ABOUT 2 billion waste tires sit in several thousand dump sites across the United States, and the growing pile is prompting state governments to tackle the problem by stimulating the fledgling tire recycling industry.
There are now tire recovery programs in 47 states.
But while many tire dumps are being cleaned up, hundreds more remain breeding grounds for pests, especially mosquitoes.
``We find rattlesnakes, rats, mice, skunks, possums, feral cats, everything in these old tire dumps,'' says tire shredder Jerry Martinez, an employee of Tire Recycling of San Antonio. One of about 200 companies now shredding tires in the US, Tire Recycling has stockpiled about 1.3 million shredded tires because the company cannot find a buyer for its material.
Meanwhile, the supply of used tires continues to grow. The Environmental Protection Agency (EPA) estimates that Americans discard about 250 million tires each year.
The challenges to the nascent industry are formidable. Illegal dumping of tires continues because state law prevents many landfills from accepting them. One dump site in California contains more than 30 million tires.
``Tires were made to last a long time and they do. So they are hard to wear down, melt down, or reformulate into a different product,'' explains Hope Pillsbury, who works in the EPA's solid-waste division. ``Glass bottles can be turned into more glass bottles. But it's hard to take tire rubber and make it back into tires.''
Mary Sikora, publisher of the Connecticut-based Scrap Tire News, says tire recyclers are responding to the challenge. ``Tires may not be as far along as paper, but the market is coming along,'' she says. ``It's not any different from growth in other recycling markets. A certain amount of infrastructure has to come on line before viable markets are created.''
Burning tires for fuel is one solution. With a Btu content equal to coal, Ms. Sikora estimates that 58 million tires a year are burned by paper mills, electric utilities, cement producers, and other large energy consumers.
In addition to their value as a fuel source, tires can be used to make consumer products or durable asphalt pavement. New Mexico architect Michael Reynolds uses old tires to construct low-cost homes that only need tires and rammed earth for a foundation. But Mr. Reynolds's idea is highly labor-intensive. And the market for consumer goods and rubberized asphalt is growing only gradually.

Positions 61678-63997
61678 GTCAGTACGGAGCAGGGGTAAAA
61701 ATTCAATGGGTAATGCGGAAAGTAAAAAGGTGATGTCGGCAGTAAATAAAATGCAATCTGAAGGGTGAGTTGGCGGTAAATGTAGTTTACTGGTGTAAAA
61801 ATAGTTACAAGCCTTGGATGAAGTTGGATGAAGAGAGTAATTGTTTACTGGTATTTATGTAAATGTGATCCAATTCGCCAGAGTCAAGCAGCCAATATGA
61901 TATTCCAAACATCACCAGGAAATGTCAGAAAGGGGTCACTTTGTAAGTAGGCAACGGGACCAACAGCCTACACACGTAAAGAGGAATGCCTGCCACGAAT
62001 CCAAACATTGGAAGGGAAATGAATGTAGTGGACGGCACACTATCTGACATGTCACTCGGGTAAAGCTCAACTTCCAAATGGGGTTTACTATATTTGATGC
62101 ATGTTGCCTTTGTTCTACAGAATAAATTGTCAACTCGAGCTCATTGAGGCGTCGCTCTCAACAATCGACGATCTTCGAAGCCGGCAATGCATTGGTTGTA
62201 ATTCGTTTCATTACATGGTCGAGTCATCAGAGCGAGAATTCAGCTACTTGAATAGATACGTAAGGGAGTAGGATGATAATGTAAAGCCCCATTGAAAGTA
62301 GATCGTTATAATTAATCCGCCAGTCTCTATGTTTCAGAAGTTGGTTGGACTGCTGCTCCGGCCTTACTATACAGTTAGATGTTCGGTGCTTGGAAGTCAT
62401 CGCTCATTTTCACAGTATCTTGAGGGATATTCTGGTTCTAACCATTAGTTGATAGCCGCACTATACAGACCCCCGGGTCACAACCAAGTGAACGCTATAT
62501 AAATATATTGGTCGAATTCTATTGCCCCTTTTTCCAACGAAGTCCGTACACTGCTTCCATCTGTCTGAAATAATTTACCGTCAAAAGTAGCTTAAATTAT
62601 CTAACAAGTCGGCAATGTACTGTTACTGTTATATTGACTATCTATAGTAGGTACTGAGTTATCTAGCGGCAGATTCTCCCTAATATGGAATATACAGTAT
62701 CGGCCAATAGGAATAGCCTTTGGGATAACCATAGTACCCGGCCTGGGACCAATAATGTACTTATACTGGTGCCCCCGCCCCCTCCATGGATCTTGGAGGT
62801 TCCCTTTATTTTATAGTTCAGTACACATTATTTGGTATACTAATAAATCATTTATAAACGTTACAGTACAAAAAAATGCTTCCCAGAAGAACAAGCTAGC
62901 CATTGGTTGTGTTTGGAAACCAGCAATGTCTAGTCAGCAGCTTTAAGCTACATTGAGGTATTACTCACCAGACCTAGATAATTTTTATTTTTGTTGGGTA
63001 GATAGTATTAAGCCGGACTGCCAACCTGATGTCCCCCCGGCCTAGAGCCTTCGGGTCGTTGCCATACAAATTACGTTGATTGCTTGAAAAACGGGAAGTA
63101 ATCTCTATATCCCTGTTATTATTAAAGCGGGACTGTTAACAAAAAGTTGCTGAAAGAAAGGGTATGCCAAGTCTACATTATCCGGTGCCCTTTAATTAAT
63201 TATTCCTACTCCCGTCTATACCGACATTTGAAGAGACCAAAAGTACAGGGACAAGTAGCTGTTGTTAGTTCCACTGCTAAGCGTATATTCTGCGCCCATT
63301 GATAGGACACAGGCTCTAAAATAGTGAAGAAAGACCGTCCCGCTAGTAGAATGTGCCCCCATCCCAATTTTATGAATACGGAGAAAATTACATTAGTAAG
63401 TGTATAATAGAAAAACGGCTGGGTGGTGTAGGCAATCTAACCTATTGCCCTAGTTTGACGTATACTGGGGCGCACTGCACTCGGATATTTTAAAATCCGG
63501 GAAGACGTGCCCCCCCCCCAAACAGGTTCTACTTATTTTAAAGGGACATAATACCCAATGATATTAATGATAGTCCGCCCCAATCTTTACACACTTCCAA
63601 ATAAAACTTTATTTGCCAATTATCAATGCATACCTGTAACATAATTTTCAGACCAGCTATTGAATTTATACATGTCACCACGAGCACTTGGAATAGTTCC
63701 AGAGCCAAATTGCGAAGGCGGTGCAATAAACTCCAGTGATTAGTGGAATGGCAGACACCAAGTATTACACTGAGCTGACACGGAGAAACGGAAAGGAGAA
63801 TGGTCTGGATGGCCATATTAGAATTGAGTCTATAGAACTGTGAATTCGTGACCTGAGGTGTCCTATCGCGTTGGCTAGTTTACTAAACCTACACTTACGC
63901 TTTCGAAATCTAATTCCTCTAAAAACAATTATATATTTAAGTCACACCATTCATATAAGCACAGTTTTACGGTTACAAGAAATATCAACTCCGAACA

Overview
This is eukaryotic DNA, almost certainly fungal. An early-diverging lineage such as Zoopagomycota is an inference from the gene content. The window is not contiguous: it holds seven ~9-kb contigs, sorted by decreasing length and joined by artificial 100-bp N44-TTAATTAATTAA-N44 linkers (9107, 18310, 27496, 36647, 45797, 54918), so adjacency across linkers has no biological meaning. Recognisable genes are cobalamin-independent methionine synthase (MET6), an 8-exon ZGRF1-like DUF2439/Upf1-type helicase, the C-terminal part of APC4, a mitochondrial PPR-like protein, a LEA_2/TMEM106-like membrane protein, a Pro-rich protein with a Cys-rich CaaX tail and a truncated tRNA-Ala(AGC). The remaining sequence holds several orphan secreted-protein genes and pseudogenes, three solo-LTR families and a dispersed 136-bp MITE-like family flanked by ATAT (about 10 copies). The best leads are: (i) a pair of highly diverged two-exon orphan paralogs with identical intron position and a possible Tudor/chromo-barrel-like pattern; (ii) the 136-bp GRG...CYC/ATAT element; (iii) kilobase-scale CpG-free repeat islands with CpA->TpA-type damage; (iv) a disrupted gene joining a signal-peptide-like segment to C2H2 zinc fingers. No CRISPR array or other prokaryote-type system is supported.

Minnesota's waste tire program may be the most successful of the 47 states with programs. The state passed the first used tire legislation in 1985 and it will finish cleaning up all of its tire dumps by mid-1994. Funded by a $4 fee on vehicle title transfers, Minnesota pays companies to clean up waste tire dumps and funds a market development program to find uses for the 4.5 million old tires state residents generate each year. It recently began using shredded tires for lightweight fill in road building.
Used tires may also be used for road surfacing. The Intermodal Surface Transportation Efficiency Act, passed by Congress in 1991, requires states receiving federal highway funds to begin using rubberized asphalt by next year. By 1997, the law will require states to use rubberized asphalt in 20 percent of their road projects, which could consume nearly 70 million tires a year.
However, the biggest use for tires may be as fuel. John Serumgard, chairman of the Scrap Tire Management Council in Washington, predicts that by 1999, as many as 200 million tires a year could be used for fuel. ``At one plant owned by Illinois Power, the company will replace 2 to 3 percent of its coal load with shredded tires. That will consume 7 million tires a year,'' he says.
That is about 60 percent of all scrap tires generated in Illinois each year.
Over the past eight years, the percentage of tires being reused has increased five-fold, Mr. Serumgard says. Today, he estimates that 35 percent of all waste tires are being reused.
While dozens of companies are using shredded tires to produce trash cans, garden hoses, landscaping timbers, and other consumer products, industry officials say more outlets are needed.
Scott Hvidsten of the Minnesota Pollution Control Agency says it will take several more years to develop outlets for all of America's used tires.